Event review: Wife after Death by the Shirley Players, Friday 25th November


By - Wednesday 14th December, 2016

One of Croydon’s lesser known amateur dramatic groups provides an entertaining night out


Image public domain.

Eric Chappell’s play is set shortly after the death of a fictional popular comedian by the name of Dave Thursby. As last respects are paid, however, some unexpected truths emerge. The play was performed by the Shirley Players in Shirley Parish Hall on Friday 25th November.

We received a friendly greeting as our tickets were checked before passing into the spacious attractive auditorium where, before finding a seat, we were able to purchase a glass each of wine at reasonable price.

The play is comprised of just two acts. The first is set at the funeral and involves conversation between Dave’s scriptwriter Harvey Barrett and his wife Vi, Dave’s agent Kevin Prewitt, his wife June, the newly widowed Laura Thursby… and Dave’s rather unexpectedly present ex-wife, Kay.

Although entertaining and not short of laughs, this first act was a little pedestrian, but was enlivened by a superb performance by Sarah Block as Vi whose delivery. timing and wonder facial expressions are a delight. Also Jo Ridge proved the perfect choice for the role of Kay. At the interval free tea, coffee and biscuits were on offer, along with more wine for those who fancied another tipple. The second act involves the same characters and is set some weeks later with the scattering of the ashes to be attended to. In this act, the pace is up and a little visual humour complements the dialogue.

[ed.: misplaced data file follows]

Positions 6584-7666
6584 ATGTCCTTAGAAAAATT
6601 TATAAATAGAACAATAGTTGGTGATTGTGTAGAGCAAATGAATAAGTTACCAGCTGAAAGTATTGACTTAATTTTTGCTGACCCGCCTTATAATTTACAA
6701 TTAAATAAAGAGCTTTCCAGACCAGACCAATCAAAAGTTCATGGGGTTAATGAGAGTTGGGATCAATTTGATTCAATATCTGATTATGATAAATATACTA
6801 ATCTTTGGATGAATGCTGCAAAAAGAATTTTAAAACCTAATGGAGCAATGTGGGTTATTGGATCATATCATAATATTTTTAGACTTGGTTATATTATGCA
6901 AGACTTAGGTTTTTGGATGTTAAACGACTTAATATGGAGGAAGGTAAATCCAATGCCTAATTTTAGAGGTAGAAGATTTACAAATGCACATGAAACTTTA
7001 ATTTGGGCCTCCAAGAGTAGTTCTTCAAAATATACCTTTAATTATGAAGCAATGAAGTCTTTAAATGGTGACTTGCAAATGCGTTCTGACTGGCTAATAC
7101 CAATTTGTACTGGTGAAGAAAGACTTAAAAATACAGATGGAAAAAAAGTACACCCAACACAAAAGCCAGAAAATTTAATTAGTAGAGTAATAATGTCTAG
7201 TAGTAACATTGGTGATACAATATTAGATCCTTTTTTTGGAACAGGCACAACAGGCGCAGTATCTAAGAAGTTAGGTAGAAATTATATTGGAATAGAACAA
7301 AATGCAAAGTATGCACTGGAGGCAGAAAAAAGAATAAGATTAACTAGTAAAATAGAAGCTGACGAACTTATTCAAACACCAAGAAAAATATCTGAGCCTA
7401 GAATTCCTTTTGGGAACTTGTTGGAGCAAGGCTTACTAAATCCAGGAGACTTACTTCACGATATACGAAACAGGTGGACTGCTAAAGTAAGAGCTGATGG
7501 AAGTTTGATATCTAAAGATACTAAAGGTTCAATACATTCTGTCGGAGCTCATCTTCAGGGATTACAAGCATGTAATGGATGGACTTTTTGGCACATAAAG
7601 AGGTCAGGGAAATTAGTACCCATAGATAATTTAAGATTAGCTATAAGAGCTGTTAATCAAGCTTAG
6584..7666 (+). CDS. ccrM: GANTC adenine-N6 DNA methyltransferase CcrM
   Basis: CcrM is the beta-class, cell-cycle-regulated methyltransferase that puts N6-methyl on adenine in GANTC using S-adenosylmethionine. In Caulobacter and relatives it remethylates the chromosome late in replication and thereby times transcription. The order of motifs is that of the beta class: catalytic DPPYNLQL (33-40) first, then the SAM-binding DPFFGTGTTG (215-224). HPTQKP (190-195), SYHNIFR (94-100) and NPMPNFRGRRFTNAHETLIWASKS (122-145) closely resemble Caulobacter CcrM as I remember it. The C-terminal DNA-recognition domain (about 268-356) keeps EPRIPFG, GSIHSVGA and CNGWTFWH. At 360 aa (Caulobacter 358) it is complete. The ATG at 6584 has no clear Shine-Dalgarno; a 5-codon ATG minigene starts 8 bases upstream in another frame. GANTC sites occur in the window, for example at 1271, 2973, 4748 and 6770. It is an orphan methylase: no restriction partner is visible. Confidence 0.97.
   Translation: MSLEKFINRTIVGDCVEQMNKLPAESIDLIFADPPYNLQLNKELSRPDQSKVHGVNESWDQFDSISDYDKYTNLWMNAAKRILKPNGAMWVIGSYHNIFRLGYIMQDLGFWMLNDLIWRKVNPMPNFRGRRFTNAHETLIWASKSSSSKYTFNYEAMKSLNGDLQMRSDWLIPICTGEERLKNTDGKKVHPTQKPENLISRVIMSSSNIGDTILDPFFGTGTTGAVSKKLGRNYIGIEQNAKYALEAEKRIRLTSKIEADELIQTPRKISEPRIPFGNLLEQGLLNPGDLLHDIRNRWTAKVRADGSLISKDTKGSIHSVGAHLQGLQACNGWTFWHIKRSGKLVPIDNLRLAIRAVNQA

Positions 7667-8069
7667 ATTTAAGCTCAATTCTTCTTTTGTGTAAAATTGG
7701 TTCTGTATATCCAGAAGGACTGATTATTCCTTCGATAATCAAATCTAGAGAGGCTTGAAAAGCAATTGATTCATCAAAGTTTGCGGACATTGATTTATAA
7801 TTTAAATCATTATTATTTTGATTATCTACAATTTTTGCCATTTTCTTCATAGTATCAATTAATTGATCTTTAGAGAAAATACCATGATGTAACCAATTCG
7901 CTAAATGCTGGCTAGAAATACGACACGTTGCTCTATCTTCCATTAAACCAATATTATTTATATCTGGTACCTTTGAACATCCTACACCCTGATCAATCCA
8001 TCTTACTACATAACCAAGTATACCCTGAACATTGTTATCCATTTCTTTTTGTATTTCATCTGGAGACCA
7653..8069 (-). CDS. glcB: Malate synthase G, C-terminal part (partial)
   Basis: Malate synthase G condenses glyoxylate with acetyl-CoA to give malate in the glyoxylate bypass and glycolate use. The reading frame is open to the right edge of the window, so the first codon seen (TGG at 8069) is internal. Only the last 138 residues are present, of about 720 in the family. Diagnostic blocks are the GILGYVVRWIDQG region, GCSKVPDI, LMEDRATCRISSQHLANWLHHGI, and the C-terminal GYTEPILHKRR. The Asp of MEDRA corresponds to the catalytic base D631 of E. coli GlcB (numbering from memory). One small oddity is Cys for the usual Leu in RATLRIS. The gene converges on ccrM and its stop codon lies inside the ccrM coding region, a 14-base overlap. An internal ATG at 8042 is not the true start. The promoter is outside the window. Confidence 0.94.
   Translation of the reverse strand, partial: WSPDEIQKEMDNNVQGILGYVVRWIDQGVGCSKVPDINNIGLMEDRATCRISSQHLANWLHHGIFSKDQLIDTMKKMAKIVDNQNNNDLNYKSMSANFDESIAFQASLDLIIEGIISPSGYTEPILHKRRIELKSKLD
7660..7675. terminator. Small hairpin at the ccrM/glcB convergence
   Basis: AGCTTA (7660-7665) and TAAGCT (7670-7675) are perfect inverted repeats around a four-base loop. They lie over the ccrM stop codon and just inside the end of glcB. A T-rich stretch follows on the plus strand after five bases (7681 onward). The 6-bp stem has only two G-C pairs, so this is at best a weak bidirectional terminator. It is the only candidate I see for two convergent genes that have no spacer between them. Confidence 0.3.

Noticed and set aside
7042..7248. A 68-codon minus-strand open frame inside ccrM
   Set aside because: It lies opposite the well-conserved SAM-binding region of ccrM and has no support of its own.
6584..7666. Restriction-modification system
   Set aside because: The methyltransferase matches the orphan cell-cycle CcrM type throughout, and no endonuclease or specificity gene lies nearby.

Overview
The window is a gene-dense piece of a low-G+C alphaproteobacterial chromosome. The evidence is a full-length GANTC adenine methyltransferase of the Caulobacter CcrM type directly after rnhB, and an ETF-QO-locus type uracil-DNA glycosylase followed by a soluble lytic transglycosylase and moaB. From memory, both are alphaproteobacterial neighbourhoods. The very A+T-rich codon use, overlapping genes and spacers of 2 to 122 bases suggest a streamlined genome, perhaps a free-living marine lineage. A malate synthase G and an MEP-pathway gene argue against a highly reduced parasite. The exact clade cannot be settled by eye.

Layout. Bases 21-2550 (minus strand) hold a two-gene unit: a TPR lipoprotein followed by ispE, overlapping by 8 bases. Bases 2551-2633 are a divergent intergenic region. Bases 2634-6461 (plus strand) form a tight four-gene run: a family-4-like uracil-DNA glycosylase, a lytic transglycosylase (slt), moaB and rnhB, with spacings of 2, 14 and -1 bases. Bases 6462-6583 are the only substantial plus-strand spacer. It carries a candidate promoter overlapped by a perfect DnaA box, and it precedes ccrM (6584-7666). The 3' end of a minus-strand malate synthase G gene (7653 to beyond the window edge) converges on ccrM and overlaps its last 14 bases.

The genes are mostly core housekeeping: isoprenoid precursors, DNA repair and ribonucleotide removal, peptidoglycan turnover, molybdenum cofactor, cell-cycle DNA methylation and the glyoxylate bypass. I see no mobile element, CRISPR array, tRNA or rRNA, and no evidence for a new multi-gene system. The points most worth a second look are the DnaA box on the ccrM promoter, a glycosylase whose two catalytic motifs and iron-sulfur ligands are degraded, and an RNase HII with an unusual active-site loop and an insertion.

Bewilderment, anger and even some slapstick moments

John Maslen, whose appearance and style are reminiscent of the actor Nicholas Lindsay, really got into his role as Harvey. Sarah Block’s Vi was highly engaging not just when delivering dialogue but with some great expressions and body language while the other actors are speaking.

It’s in this act that widow Laura (played by Eden Harvey) comes to life with a great, and oft interrupted, monologue of revelations about the deceased. Bewilderment, anger and even some slapstick moments with the ashes result!

From a technical viewpoint, the play was script perfect with not a slip or stumble. Lighting and sound were unremarkable and therefore spot on. This was a competent performance from a hard working cast. I’d be pleased to sample future offerings.

Andy Ellis

Andy Ellis

Descendant of an old Devonshire family, Andy has spent over 25 years of his life in Croydon. He runs a small computer business, is a student at Seishin Ryu Aikido, helps to teach the Body Harmony community fitness classes held in several libraries across the town and, last but not least, dances with the Purley-based North Wood Morris Men.

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